Another process utilized in our examination program risk assessment is analyzing examinations themselves. One important element we consider is "significant findings" from our prior exams. In reviewing the significant findings from more than 750 exams we conducted over the past year, the most common involved:

  • Books and Records
  • Supervision
  • Suitability
  • Anti-money Laundering
  • Net Capital
  • Fraud
  • Misrepresentations and Omissions
  • Manipulative and Deceptive Devices; and
  • Advertising and Sales Literature.

In addition to these analyses, all examination staff also monitor news, new products and activities of firms, recurrent problems, trends, academic studies, and information they just "hear on the street". This information is shared with all other examination staff through memoranda, emails, monthly conference calls, and meetings with SEC examination staff nationwide. It is used in risk assessment as we continually reassess examination priorities and the firms selected for examination.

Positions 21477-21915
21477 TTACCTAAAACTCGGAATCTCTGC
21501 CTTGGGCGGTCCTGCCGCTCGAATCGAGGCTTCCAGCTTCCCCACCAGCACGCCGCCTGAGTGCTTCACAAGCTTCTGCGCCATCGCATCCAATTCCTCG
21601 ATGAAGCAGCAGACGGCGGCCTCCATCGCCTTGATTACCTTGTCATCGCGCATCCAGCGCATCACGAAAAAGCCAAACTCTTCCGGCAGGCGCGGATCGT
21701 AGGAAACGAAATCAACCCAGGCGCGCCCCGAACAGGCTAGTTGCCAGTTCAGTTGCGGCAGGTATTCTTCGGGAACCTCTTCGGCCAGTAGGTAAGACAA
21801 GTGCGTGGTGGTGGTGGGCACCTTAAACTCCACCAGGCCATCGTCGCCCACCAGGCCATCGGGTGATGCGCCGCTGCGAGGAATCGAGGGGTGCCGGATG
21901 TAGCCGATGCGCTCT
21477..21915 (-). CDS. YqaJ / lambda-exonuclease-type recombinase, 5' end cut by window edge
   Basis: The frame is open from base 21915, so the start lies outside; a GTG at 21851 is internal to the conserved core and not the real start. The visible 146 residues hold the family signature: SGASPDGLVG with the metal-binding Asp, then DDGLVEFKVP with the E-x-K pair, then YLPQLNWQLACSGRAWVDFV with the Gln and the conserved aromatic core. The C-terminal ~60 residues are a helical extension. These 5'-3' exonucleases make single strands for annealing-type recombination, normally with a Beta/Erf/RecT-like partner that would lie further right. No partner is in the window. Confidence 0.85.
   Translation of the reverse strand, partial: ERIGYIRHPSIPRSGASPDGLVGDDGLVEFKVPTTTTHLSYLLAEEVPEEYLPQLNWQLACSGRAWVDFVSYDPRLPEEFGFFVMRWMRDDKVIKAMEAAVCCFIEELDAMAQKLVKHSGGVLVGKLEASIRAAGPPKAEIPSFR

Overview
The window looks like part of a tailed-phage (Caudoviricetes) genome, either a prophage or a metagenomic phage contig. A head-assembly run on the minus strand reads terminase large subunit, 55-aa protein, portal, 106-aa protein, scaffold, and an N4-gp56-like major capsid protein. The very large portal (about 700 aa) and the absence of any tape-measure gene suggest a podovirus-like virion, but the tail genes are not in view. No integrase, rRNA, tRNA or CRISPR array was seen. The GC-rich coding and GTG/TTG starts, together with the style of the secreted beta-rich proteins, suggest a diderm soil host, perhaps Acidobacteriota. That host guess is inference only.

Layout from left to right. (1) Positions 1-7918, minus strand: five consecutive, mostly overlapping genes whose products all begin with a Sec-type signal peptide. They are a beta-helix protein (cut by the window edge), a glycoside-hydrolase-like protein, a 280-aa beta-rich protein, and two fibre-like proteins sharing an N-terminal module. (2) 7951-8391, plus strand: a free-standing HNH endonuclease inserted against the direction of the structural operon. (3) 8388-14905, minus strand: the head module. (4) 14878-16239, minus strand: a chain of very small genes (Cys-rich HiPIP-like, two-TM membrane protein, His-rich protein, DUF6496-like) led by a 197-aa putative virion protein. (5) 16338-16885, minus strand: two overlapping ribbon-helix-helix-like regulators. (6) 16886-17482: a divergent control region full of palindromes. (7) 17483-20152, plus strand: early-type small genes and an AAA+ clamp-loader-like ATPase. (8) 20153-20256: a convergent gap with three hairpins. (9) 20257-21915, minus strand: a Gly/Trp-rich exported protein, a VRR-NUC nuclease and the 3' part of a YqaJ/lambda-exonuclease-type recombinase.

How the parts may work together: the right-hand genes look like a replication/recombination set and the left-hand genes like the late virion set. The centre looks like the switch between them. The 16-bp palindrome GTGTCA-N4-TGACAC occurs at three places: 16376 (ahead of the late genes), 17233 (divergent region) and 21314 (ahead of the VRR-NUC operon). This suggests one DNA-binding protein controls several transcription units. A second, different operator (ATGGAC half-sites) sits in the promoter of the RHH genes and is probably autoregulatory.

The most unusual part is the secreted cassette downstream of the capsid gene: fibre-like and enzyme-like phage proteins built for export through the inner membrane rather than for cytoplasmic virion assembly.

OCIE also receives significant risk focusing information from other SEC offices, including the Divisions of Enforcement, Corporation Finance, Market Regulation, and Investment Management, and the Offices of Economic Analysis and Investor Education and Assistance (which receives and analyzes investor complaints). We also have frequent consultations with bank regulators and discuss risk-related matters with state securities and insurance regulators. And of course, we have numerous discussions with the industry and have learned a great deal from open communications on significant issues. For example, our discussions with firms on conflicts of interests provided invaluable insights on the diverse activities of large firms and the potential conflicts that may arise as they serve the various interests of many different customers.

All of this risk assessment analysis is used together with other information to assist us in developing examination priorities. Among our examination priorities are:

  • Supervision, with a focus on branch offices (now numbering over 150,000 and rising); there is special focus on remote offices, such as foreign offices and independent contractors; outsourced activities as well as registered representatives with disciplinary histories are also areas of focus.
  • Risk management and internal controls: here some focus areas are liquidity, concentration, conflicts of interests, business continuity plans, controls keeping pace with new products, prime brokerage, complex structured finance transactions, and legal, compliance and reputational risks.